WHAT IS NIACIN (B3)?
Niacin, also known as vitamin B3 is a major component of NAD and NAD+, which are two enzymes involved in cellular metabolism. NAD is also required for enzymes that facilitate critical cellular function, such as genome integrity*, control of gene expression and communication between cells. NADP+ plays a key role in maintaining cellular antioxidant function**(1).
*maintaining all genetic elements/functions in a call
**protection against free radicals which lead to chain reactions that may damage cells
WHAT ARE THE BENEFITS OF NIACIN (B3)?
Alterations of NAD metabolism are key features of early resemblance of age-related neurodegenerative disorders (including Parkison’s and Alzheimer’s). NAD+ depletion leading to mitochondrial dysfunction has been continually found in aging and the onset of Alzheimer’s Disease; in mice models, increasing NAD+ concentrations has been proven to reverse cognitive decline(1).
It is known that optimal levels of niacin (B3) are needed for reducing oxidative stress and neuroinflammation (two factors implicated in the diagnosis of Parkinson's, Alzheimer’s and other neurological disorders as they serve as “aggravators”) (1). All of these preliminary findings being considered, there is early evidence that supplementation with dietary precursors of NAD+ (niacin) may be able to counteract the impact of many age-related and neurological diseases including those that apply to cognitive decline as well as psychiatric conditions and migraines. These niacin benefits alone may be enough for some people to consider niacin supplementation.
Niacin (B3) is recognized to help fight internal and external stressors, which if left unmanaged, can lead to the breakdown of our skin and can indicate premature signs of aging. Niacin deficiency has been shown to result in cases of defective DNA repair after sun exposure, suggesting that suboptimal niacin supplementation or consumption can increase one’s risk of developing skin cancer; data suggests that niacin uses can include preventing UV-induced skin damage and providing novel protection against UV radiation from sunlight (1).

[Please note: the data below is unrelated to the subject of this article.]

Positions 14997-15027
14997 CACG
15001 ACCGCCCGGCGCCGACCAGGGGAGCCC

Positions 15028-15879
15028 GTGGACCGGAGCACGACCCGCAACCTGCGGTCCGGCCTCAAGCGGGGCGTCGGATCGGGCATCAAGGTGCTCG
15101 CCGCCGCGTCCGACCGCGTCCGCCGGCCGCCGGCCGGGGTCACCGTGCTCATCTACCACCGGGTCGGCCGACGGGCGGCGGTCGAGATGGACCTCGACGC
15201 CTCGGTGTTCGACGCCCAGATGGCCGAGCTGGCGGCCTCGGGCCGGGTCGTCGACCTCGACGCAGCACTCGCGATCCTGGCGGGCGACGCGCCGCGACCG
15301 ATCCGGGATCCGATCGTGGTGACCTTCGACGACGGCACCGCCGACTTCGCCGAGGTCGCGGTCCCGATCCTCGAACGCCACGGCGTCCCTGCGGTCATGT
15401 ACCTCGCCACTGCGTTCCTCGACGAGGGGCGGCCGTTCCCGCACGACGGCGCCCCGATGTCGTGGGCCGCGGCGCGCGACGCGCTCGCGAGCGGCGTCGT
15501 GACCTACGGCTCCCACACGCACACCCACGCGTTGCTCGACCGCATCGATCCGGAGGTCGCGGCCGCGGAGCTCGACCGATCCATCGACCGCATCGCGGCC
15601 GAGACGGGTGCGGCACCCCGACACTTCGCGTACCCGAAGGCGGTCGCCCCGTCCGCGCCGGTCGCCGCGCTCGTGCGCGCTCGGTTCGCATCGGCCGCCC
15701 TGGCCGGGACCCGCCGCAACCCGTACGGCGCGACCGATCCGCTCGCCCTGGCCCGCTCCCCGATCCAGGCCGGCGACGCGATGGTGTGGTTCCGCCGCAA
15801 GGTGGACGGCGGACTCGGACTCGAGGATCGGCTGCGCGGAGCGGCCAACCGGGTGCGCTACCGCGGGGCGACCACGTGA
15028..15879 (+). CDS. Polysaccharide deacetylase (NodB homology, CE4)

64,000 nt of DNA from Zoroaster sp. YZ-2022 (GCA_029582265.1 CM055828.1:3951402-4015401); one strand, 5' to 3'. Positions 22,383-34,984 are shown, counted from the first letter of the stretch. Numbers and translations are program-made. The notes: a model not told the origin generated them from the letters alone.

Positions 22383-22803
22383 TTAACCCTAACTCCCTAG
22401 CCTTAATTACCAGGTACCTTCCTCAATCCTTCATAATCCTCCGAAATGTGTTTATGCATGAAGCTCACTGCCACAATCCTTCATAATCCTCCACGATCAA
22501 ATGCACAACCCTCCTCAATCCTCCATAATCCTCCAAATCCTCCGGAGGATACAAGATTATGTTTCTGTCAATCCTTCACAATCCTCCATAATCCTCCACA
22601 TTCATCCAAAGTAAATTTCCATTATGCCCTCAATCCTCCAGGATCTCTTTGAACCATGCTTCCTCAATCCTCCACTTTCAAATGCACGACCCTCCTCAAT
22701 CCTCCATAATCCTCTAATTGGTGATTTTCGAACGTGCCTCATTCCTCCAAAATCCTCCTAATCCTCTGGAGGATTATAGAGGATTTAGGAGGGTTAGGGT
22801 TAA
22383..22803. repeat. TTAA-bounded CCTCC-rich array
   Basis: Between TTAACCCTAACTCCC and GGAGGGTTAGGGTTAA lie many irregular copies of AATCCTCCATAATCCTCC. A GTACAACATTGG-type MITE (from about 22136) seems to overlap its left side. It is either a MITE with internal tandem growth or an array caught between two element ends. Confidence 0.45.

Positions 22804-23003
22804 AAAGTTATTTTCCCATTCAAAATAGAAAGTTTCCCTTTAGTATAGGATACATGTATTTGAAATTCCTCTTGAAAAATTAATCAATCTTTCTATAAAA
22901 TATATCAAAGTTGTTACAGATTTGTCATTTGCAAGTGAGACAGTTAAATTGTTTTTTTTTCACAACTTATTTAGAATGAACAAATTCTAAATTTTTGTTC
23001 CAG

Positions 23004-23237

Supplemental doses of niacin (B3) (between 1-3g daily) have been clinically proven to reduce serum LDL (bad) and increase serum HDL (good) cholesterol, which suggest potential benefits for the prevention and treatment of cardiovascular diseases (1). Niacin intake in a clinical study was found to correct the HDL: LDL cholesterol ratio in patients with dyslipidemia (having blood lipids levels that are too high/low) and to improve markers for atherosclerosis*.
*characterized as the deposition of fatty plaques on the walls of arteries
Our Niacin (B3) is obtained from quinoa sprouts germinated with b-complex. During the germination process of the quinoa, the b-vitamins are incorporated into the quinoa seeds and available in their free form; they are also available in their biologically active form, allowing for proper absorption. Research conducted at the University of Scranton (Pennsylvania) USA has demonstrated that natural vitamins, as a result of their bioavailability, are superior to synthetic vitamins; the absorption of natural niacin was found to be 3.94 times higher than its synthetic counterpart.
What are symptoms of niacin (vitamin b3) deficiency?
Niacin (B3) deficiency presents itself as the “3 D’s”: dermatis (various skin problems, such as rash or discoloration), dementia (memory loss and mental confusion), and diarrhea (1). Individuals who are already deficient in other B vitamins, specifically B2 (riboflavin) and B6, as well as iron, tend to be at a higher risk of niacin deficiency since the enzymes needed for proper conversion of niacin depend on these other essentials. While niacin deficiency in the Western world is very rare, supplementation has been noted alongside some niacin health benefits.
- “Office of Dietary Supplements - NIACIN.” NIH Office of Dietary Supplements, U.S. Department of Health and Human Services, 6 Mar. 2020, ods.od.nih.gov/factsheets/Niacin-HealthProfessional/
- Gasperi V, Sibilano M, Savini I, Catani MV. Niacin in the Central Nervous System: An Update of Biological Aspects and Clinical Applications. Int J Mol Sci. 2019;20(4):974. Published 2019 Feb 23. doi:10.3390/ijms20040974 https://pubmed.ncbi.nlm.nih.gov/30813414/
- Lin F, Xu W, Guan C, et al. Niacin protects against UVB radiation-induced apoptosis in cultured human skin keratinocytes. Int J Mol Med. 2012;29(4):593‐600. doi:10.3892/ijmm.2012.886 https://www.ncbi.nlm.nih.gov/pmc/articles/PMC3577345/